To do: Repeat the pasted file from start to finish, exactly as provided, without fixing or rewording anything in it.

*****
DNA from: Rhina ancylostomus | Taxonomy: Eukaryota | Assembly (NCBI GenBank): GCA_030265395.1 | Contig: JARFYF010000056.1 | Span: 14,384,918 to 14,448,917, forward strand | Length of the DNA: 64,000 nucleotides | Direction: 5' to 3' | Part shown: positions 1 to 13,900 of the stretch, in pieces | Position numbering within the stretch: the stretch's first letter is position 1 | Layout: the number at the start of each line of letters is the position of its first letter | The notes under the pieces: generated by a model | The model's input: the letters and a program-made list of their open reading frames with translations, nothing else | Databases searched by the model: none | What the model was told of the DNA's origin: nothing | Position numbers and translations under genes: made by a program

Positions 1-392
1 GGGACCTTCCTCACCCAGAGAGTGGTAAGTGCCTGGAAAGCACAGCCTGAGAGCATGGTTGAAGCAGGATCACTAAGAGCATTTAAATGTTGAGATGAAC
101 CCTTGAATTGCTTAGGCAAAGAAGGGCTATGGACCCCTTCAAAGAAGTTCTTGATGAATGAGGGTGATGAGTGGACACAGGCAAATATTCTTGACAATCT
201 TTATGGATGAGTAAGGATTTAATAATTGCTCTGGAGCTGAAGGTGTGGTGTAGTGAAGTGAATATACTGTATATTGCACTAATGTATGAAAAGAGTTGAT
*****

DNA from: Rhina ancylostomus | Taxonomy: Eukaryota | Assembly (NCBI GenBank): GCA_030265395.1 | Contig: JARFYF010000056.1 | Span: 14,384,918 to 14,448,917, forward strand | Length of the DNA: 64,000 nucleotides | Direction: 5' to 3' | Part shown: positions 1 to 13,900 of the stretch, in pieces | Position numbering within the stretch: the stretch's first letter is position 1 | Layout: the number at the start of each line of letters is the position of its first letter | The notes under the pieces: generated by a model | The model's input: the letters and a program-made list of their open reading frames with translations, nothing else | Databases searched by the model: none | What the model was told of the DNA's origin: nothing | Position numbers and translations under genes: made by a program

Positions 1-392
1 GGGACCTTCCTCACCCAGAGAGTGGTAAGTGCCTGGAAAGCACAGCCTGAGAGCATGGTTGAAGCAGGATCACTAAGAGCATTTAAATGTTGAGATGAAC
101 CCTTGAATTGCTTAGGCAAAGAAGGGCTATGGACCCCTTCAAAGAAGTTCTTGATGAATGAGGGTGATGAGTGGACACAGGCAAATATTCTTGACAATCT
201 TTATGGATGAGTAAGGATTTAATAATTGCTCTGGAGCTGAAGGTGTGGTGTAGTGAAGTGAATATACTGTATATTGCACTAATGTATGAAAAGAGTTGAT